[Python-Dev] Mercurial migration readiness (was: Taking over the Mercurial Migration)

Tim Delaney timothy.c.delaney at gmail.com
Fri Jul 2 01:08:13 CEST 2010

On 2 July 2010 08:07, Barry Warsaw <barry at python.org> wrote:

> Other than that, while I sometimes review patches in email, I do not think
> patches in a tracker are the best way to manage these.  A dvcs's biggest
> strength is in branches, so we should use those as much as possible.
I changed my team over from ClearCase to Mercurial in the last 3 months
(just before we were made redundant ... :) Obviously our usage was coloured
by our previous use of ClearCase, but the workflow I found that worked best
was along the lines of the following.

1. Central server for the team, with a repository for each version (e.g.
2.6, 2.7, 3.2) where the default branch is the "trunk". Later versions get
cloned from a previous version at a particular tag, and merges between
versions are always forwards (if there's a need to merge backwards, we
cherry-pick the change by doing an hg export of the appropriate versions).

2. Developer made at least one clone of the appropriate repo, but could have
as many as they liked. Generally would have one local repo for production
work, and others for prototyping, exploratory work, etc - stuff that you may
not want in the central repo.

3. Each change is developed in its own named branch, named for the task
number. Local commits are performed as often as possible - no requirement
that any particular commit was compilable so long as it was on the task's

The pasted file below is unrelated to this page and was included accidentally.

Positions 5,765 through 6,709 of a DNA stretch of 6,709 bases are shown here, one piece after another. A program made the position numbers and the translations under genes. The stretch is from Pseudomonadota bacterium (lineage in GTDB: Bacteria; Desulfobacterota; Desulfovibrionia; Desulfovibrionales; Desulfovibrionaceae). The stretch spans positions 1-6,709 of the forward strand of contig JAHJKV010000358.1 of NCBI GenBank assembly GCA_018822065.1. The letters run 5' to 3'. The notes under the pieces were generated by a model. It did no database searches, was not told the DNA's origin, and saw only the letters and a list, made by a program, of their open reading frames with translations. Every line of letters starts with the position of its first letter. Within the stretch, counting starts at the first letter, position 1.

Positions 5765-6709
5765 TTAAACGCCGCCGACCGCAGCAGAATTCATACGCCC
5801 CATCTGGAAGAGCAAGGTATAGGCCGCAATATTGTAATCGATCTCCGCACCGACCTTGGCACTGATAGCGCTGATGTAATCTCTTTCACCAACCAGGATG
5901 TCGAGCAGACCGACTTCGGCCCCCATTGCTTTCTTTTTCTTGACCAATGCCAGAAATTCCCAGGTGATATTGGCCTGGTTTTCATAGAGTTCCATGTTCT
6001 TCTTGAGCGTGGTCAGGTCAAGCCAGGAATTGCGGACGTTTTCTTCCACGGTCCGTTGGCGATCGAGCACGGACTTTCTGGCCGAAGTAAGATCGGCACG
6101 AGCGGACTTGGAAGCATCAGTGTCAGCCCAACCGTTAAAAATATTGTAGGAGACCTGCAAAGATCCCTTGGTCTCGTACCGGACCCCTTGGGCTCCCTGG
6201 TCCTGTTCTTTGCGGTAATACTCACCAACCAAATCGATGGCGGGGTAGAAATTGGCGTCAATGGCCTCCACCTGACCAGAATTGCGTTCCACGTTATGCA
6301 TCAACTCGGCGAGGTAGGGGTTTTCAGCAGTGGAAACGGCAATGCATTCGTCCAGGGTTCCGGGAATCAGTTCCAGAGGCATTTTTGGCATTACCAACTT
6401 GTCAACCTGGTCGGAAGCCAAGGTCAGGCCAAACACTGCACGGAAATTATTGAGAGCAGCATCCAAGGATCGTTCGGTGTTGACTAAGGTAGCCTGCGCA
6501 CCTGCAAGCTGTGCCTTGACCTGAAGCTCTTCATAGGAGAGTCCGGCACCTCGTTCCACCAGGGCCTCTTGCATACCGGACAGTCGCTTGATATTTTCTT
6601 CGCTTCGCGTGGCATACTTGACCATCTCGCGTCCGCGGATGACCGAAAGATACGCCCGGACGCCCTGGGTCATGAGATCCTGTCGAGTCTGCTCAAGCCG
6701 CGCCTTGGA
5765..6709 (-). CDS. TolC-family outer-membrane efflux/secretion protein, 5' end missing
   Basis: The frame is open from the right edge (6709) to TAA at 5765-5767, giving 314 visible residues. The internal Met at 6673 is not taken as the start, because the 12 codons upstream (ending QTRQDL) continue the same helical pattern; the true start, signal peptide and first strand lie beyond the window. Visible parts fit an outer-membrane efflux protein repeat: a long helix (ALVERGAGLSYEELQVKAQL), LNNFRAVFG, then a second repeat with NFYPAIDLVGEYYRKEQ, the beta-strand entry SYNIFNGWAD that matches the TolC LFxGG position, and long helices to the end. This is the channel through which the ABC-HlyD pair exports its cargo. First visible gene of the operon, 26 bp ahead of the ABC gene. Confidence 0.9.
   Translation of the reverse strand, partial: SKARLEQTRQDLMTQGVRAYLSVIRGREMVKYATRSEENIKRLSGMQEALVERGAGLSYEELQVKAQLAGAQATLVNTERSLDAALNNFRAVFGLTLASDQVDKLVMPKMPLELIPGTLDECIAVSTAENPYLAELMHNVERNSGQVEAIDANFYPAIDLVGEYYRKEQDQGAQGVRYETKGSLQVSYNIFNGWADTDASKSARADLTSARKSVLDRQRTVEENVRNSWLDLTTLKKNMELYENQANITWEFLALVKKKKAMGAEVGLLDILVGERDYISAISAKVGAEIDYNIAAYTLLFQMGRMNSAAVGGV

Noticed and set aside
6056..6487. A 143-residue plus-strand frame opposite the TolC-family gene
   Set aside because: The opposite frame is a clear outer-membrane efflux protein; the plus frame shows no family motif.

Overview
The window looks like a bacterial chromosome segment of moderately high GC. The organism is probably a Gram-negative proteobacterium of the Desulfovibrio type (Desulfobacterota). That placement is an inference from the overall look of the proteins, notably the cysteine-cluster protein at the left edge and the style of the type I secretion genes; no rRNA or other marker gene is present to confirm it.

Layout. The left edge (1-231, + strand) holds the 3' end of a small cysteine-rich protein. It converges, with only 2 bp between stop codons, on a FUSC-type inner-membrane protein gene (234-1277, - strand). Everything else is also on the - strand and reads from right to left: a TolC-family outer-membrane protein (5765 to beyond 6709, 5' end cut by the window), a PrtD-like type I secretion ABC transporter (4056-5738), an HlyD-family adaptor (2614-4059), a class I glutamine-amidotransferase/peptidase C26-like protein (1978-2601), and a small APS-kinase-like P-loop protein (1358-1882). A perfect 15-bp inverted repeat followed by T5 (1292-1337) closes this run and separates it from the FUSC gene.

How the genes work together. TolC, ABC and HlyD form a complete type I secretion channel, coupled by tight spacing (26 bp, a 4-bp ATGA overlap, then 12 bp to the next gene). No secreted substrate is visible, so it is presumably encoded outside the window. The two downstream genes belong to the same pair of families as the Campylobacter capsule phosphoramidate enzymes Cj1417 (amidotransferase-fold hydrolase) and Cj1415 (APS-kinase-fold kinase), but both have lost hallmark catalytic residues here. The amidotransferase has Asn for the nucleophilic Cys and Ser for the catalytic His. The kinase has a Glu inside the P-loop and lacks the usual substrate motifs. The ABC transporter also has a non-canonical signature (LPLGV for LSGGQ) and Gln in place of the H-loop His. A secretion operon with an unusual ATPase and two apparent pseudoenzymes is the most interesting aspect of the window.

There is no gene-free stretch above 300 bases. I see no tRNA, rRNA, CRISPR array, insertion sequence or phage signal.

named branch.

4. Changesets are pushed to the central repository (requires forcing, as Hg
doesn't like you pushing new named branches). The named branch should be
compilable, pass unit tests, etc at this point. Generally preferred not to
edit the history or anything, but if there was something egregious

5. Other developers pulled from the central repository and reviewed
(integration with ReviewBoard or Reitveld was planned, but ran out of
time). This often led to a pair programming session on the reviewers machine
where comments were addressed directly.

6. Named branch was closed and merged to the main/trunk branch (in our case,
default). In our case this was usually done by the author - for Python this
would be done by a committer.

7. Merged default branch was pushed to the central repo, which triggered a
continuous build.

This approach is quite contrary to that favoured by the Mercurial
developers, but we found it had the following advantages:

a. Central team repo made backup and continuous build simple.

b. Named branches for tasks made the whole "what do I do with these
unfinished changes?" question moot - you commit them to your named branch.

c. Switching between tasks is incredibly simple - you already have your
workspace set up (e.g. Eclipse) and just update to the appropriate named
branch. No need to set up multiple workspaces.

d. Similarly, switching to someone else's named branch is just as easy (for
review, pair programming, etc).

e. Named branches make it very obvious what needs to be merged for any
particular task.

f. Easier to follow in the log/graphical log as everything was "tagged" with
what task it was against.

The only issue was that if a branch was abandoned, it would show up in "hg
branches" unless it was closed - but closing wasn't a problem since you can
always reopen if necessary.

Tim Delaney
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